A Pull Chain To End Your Zoom Pain

Yay! Another videoconference call is in the books, so that must mean that it’s time to fumble around awkwardly for the hang-up button with a fading smile. [lanewinfield] knew there had to be a better way, and looked to the pull chain switch for salvation. Sure, this could just as easily be a button, but what’s the fun in that? Besides, few buttons would be as satisfying as pulling a chain to a Zoom call.

The pull chain switch is connected to an Adafruit Feather nRF52840 Express that’s emulating a Bluetooth keyboard. Firmware-wise it sends command + F6, which triggers an AppleScript that manually exits and and all Zoom calls and kills Chrome tabs pointed to meet.google.com. He’s using Apple’s hotkey wizard Alfred, but this could be handled just as easily with something like AutoHotKey.

Pull chain switches are neat little mechanisms. The chain is connected to a cam that engages a wheel with copper contacts on half the outside. When you pull the chain, the wheel moves 90° and the wheel contacts connect up with the fixed contacts inside the housing to make a connection. Pulling the chain again moves the wheel which slides to the half without the contacts. Check it out in the video below.

Via adafruit

14 thoughts on “A Pull Chain To End Your Zoom Pain

  1. OK, I’ll try to make this rant short.
    ALL function buttons for a website or application should be in the UPPER LEFT CORNER of the window since if anything is cutoff it is normally the right-side. Yes, I’ve been around a LONG time. Back in the Dark Ages when screens were just beginning to grow, the window started in the upper left and filled the screen until the right-side was cutoff if your monitor wasn’t “high” resolution.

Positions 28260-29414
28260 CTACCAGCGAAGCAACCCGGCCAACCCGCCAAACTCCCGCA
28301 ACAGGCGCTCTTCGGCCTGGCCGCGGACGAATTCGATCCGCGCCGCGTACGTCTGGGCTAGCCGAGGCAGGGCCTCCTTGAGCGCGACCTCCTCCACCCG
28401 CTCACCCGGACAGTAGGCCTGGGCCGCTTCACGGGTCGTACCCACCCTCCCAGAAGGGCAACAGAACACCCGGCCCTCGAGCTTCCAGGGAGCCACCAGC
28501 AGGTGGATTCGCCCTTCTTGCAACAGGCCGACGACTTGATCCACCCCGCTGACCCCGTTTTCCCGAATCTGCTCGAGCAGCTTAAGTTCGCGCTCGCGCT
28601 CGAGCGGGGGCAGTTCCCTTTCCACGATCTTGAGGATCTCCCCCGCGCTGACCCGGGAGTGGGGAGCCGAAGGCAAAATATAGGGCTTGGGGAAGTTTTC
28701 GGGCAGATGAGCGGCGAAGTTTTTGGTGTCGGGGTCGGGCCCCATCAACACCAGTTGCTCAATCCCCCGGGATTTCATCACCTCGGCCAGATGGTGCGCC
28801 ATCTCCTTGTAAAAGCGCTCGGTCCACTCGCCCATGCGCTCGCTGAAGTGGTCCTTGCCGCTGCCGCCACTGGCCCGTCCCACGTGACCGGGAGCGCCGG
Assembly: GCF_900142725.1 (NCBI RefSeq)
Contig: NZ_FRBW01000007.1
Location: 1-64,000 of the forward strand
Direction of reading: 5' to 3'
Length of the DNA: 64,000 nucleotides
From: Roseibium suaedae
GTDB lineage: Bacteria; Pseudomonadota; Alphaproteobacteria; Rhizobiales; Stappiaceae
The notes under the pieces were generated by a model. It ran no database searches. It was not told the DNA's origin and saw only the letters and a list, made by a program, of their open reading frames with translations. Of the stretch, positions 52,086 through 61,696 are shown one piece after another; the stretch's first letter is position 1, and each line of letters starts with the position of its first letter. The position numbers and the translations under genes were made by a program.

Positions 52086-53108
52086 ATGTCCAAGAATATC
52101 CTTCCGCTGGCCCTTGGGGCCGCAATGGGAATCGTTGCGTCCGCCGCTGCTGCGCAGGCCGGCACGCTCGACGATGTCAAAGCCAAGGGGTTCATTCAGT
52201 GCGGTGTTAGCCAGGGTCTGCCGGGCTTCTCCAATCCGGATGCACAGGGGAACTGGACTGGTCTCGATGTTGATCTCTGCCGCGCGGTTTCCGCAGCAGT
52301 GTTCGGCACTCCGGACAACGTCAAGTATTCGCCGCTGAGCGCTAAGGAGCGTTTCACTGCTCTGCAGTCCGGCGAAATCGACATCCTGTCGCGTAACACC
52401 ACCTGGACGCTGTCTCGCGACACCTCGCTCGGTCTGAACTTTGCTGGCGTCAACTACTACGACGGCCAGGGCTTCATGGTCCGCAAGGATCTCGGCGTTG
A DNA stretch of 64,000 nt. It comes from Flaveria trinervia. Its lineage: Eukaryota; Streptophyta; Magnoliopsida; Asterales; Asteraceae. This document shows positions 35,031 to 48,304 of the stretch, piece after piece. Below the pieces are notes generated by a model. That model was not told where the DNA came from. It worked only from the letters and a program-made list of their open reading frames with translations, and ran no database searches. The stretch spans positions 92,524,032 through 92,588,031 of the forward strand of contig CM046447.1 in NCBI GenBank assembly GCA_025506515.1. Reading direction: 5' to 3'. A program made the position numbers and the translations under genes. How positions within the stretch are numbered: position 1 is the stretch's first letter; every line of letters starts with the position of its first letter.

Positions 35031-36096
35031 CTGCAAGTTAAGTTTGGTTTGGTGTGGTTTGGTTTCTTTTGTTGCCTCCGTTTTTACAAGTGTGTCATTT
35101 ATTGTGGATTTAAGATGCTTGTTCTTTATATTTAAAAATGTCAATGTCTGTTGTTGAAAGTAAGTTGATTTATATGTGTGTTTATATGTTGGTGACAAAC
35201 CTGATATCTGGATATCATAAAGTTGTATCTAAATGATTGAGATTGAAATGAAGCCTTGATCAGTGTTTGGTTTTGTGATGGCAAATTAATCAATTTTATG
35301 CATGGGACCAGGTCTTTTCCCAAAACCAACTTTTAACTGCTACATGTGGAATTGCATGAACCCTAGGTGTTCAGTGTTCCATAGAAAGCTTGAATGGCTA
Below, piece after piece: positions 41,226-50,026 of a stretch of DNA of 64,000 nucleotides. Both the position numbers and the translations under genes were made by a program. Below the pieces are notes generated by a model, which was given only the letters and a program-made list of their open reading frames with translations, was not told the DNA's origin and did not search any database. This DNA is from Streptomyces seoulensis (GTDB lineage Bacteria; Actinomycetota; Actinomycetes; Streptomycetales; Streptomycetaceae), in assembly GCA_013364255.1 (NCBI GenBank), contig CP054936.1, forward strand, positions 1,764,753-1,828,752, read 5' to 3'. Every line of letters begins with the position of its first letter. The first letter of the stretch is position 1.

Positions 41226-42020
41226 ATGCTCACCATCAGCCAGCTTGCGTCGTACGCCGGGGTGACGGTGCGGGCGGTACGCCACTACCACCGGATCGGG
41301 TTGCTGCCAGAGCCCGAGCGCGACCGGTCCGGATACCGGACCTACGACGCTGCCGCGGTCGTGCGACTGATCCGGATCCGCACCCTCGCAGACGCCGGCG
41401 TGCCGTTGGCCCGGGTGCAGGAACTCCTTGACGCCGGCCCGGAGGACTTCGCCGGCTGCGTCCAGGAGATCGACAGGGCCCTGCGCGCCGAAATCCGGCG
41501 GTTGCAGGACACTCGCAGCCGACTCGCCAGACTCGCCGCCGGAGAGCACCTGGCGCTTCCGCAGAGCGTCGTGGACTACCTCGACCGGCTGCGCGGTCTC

And make those “in” and “out” buttons BIG. “in” = green “out” = red
    I don’t care how pretty your site or program looks. I’ve already “bought” it you morons.
    That’s about as short and “diplomatic” as I can make this.

    1. Having used computers and software since it had to be punched into a card, the thing that I have noticed common to all software…. as a user goes to use it, typically the first thing uttered is, “did someone, somewhere ever get this to function even once?” Can’t use automated tests anymore, windows has invented so many new ways to fail they can’t function.

    1. I was wondering whether to explain that, they seeming to be extremely rare in North America, though I think I encountered it in campground toilets once. The tank/cistern is mounted 6ft high or so, and the chain dangles off the flush lever, mechanism being otherwise similar, but you get 5ft of extra pressure to blast away your poopy nuggets.

      However, IDK if you should describe it as indoor plumbing either, most of them I saw in use in the UK still were in outside lavvies. (Separate leanto on end of Victorian terrace houses with flush toilet. They were possibly built without these originally, being added some 10- 30 years later, there being communal wash-houses that may have been serviced by “night soil” carts if the sewers weren’t laid yet.)

        1. Those high level cisterns are widely used in pubic lavatories in Poland, for instance in my technical university. They offer much higher flush pressure and because of that, the toilet doesn’t need to be cleaned as often. The only issue is that students will often jokingly urinate on the floor and that causes nasty, sweet smell to linger for a couple of days before next cleaning on monday.

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